Every election, and political discussion in between, yields the topic of jobs; job creation, availability, and access. But, nowhere in the conversation is job readiness and preparation. People can easily get by on the promise of “bringing jobs” to the community, but what happen when those who need them most are not prepared? Nothing.
Bringing jobs already filled, as well as those which require an elevated skill set continue to elude those who have come through a failed school system or who have fallen off the beaten path somewhere along the way. Many of those who have a history of unemployment are saddled with a severe lack of basic job readiness, which limits their ability to be considered for anything beyond manual labor or basic service roles, if even that.
Rather than continuing to cite “jobs” as demanded by some and touted by others, the conversation must lend itself to viable and available resources to help those who are undereducated and chronically unemployable. This isn’t a political or party-specific challenge or conversation; it’s a people one.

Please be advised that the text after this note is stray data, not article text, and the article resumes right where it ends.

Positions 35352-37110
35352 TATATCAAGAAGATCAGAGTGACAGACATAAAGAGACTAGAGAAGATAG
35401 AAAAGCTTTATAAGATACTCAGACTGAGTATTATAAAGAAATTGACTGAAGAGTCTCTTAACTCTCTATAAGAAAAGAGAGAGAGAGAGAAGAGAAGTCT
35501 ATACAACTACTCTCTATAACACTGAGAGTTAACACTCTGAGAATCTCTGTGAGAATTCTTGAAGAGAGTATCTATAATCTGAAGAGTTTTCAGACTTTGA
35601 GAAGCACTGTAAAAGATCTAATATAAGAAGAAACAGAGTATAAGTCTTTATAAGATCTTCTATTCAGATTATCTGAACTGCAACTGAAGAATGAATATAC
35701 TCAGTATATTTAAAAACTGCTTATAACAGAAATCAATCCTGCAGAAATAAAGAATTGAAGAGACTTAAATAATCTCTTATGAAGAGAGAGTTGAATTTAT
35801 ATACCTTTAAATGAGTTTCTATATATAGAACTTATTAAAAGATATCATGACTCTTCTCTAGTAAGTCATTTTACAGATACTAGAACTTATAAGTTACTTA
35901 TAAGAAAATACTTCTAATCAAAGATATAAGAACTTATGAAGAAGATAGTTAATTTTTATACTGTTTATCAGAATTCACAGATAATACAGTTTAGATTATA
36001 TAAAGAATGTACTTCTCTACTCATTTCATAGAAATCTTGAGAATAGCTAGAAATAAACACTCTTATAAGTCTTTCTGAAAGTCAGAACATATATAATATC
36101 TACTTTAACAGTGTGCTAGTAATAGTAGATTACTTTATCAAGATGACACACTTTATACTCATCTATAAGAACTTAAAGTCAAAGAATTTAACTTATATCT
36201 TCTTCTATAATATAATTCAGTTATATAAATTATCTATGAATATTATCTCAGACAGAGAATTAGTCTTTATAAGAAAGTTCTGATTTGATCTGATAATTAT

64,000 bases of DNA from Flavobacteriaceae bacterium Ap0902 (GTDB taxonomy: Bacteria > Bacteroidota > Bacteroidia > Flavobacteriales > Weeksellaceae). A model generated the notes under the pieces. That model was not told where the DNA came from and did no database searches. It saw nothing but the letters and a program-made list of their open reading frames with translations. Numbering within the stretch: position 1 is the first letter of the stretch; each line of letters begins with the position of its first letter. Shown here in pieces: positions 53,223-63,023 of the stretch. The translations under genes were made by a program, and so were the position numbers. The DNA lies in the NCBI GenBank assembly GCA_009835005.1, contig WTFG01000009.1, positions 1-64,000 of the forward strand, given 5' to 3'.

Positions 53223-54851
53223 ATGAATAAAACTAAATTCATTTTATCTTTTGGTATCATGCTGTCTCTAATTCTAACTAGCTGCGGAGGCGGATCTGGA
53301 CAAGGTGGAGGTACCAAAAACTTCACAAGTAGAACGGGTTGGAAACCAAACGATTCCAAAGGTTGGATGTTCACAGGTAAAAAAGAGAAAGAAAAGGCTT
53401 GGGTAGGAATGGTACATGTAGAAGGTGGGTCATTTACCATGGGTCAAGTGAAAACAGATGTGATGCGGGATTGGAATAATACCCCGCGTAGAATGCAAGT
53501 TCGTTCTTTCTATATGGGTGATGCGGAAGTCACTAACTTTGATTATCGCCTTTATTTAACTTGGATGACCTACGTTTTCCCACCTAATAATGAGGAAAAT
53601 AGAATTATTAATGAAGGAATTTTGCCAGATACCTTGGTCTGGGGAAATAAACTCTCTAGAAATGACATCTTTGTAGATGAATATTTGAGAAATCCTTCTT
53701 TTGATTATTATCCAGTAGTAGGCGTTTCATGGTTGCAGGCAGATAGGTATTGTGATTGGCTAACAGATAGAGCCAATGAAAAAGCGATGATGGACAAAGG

While working to address and assist those who don’t know or have never been taught the basics principles of employment—dress, timeliness, the dos and don’ts of interviewing, and basic social and professional etiquette—this amended discussion is also a call-to-action for those in the pipeline to get it together before they end up in the seemingly endless pool of unemployment. After all, I don’t think we talk enough about the connectivity between preparation and success.
Talking more about dollars to schools than personal commitment to education is also misleading. The best looking schools and materials mean nothing without the proper attitude and engagement. We also need to present skilled trades as an option; a respectable and well paying one, I might add.
I can only assume that those who could and should be regularly leading this public discussion won’t do so for fear of insulting or losing their support base, political or otherwise. But, without doing so they will constantly be delivering broken dreams and unrealistic promises; and providing a social service net to those who otherwise fell through the cracks these “leaders” are refusing the help properly fill.
This isn’t to say that everyone is capable of realizing the same goal, or that there will never be a segment of society that will require—and should receive—social service support. But, there are many who would benefit greatly from a realistic challenge on the front end as well as those who need supplemental support on the back end. Promising jobs for which they are unqualified to fill is neither realistic nor helpful.
As it relates to job preparation and readiness, it is way past time to change the conversation.